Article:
Eosinophils are involved in several inflammatory disorders of unknown etiology. However, their exact contribution to inflammation remains largely unknown. Recent studies have shown that eosinophils produce several cytokines/growth factors that are important inflammatory mediators. In the process of identifying cellular sources of basic fibroblast growth factor (bFGF), a potent angiogenic and mitogenic polypeptide, we examined tissue samples from patients with pemphigoid or nasal polyposis, as well as dermal granuloma from rats. In all samples examined, a subpopulation of both ultra- and extra-vascular eosinophils exhibited strong cytoplasmic immunoreactivity to ami-bFGF antibodies. Their identity was confirmed in adjacent 2-(im sequential sections. By electron microscopy, eosinophils were identified by their typical cytoplasmic granules containing a crystalline core. Strong immunostaining for bFGF was found in the granules (excluding the crystalline core), and moderate staining was found in the nucleus. In contrast, no staining was found in lymphocytes or plasma cells in the same tissue. Furthermore, all procedural controls were devoid of staining. These results link bFGF to eosinophils in chronic inflammatory tissues and suggest that they may play a role in regulating tissue bFGF levels. An investigation is currently in progress to determine if bFGF mRNA can also be found in thesft ensinnnhik and if hFGF levels in ensinnnhils and rorrelateri with disease state.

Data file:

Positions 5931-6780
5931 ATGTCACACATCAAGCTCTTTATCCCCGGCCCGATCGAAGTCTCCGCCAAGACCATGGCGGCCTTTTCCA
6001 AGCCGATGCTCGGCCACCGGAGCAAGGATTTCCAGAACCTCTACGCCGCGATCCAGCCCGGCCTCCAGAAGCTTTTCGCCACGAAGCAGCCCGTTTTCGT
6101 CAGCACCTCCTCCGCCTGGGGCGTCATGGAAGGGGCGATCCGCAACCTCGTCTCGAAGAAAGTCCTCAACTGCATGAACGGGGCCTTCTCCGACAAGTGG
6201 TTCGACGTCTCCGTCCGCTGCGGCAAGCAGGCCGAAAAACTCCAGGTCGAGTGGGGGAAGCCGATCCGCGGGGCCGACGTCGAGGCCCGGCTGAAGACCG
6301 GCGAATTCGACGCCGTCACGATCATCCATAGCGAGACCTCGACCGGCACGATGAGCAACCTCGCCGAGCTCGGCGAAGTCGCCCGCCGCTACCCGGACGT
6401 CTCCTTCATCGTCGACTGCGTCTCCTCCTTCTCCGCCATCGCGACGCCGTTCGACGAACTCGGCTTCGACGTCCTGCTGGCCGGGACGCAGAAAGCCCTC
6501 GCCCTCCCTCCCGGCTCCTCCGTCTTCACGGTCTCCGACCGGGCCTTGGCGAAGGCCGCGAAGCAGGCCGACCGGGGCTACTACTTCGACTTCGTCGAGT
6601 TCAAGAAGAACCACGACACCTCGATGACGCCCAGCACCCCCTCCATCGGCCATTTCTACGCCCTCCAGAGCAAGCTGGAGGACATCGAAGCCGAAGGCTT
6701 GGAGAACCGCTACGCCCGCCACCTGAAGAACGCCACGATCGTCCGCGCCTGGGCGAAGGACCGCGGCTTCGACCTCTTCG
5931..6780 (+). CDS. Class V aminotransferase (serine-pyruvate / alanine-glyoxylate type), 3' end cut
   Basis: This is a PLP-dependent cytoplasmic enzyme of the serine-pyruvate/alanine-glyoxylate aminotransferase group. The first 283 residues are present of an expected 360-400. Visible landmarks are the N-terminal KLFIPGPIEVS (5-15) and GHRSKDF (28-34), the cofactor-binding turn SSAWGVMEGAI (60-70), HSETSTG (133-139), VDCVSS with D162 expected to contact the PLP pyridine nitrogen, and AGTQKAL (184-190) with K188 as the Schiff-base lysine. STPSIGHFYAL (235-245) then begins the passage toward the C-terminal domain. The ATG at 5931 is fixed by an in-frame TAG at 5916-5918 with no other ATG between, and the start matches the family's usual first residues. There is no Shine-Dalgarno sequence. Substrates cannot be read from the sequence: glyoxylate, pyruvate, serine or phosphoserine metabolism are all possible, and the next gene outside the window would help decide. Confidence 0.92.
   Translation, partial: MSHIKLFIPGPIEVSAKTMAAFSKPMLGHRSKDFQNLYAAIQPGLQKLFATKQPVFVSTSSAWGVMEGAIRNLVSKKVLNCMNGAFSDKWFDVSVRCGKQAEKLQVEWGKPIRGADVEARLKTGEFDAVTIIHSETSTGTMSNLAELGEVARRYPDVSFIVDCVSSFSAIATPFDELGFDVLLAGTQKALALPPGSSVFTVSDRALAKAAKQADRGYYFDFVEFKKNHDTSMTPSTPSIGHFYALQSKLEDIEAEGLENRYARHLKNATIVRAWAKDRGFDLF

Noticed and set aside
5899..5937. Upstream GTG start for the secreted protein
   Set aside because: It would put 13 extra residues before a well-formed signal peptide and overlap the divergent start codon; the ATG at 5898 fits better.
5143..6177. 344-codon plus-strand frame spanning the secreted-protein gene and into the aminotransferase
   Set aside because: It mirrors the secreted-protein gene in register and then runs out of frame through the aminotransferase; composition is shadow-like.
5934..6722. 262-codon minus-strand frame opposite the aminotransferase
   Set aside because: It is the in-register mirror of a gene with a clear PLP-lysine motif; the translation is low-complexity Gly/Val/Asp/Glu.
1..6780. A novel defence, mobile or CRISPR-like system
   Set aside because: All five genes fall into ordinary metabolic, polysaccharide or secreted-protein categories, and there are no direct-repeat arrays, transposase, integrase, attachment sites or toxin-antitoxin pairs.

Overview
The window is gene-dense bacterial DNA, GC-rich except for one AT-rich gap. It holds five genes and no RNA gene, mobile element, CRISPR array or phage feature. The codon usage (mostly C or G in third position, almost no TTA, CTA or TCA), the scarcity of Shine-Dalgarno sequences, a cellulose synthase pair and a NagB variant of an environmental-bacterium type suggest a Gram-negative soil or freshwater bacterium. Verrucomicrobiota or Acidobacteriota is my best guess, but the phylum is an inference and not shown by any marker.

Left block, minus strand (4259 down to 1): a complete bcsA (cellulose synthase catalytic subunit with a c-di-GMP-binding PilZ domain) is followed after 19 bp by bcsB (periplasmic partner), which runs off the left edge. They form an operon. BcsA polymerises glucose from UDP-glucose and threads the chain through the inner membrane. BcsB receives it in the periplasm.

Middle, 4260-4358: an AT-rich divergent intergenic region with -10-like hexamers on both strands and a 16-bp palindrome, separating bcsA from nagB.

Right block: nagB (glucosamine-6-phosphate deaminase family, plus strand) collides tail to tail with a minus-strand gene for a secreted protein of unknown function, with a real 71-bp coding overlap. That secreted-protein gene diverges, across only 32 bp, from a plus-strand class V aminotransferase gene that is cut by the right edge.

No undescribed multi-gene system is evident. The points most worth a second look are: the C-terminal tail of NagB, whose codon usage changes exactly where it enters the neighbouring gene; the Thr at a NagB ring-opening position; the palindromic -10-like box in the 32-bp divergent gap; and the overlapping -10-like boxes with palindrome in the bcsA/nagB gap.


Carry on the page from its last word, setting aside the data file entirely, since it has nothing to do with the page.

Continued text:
|Original language||English (US)|
|State||Published - Dec 1 1996|
ASJC Scopus subject areas
- Molecular Biology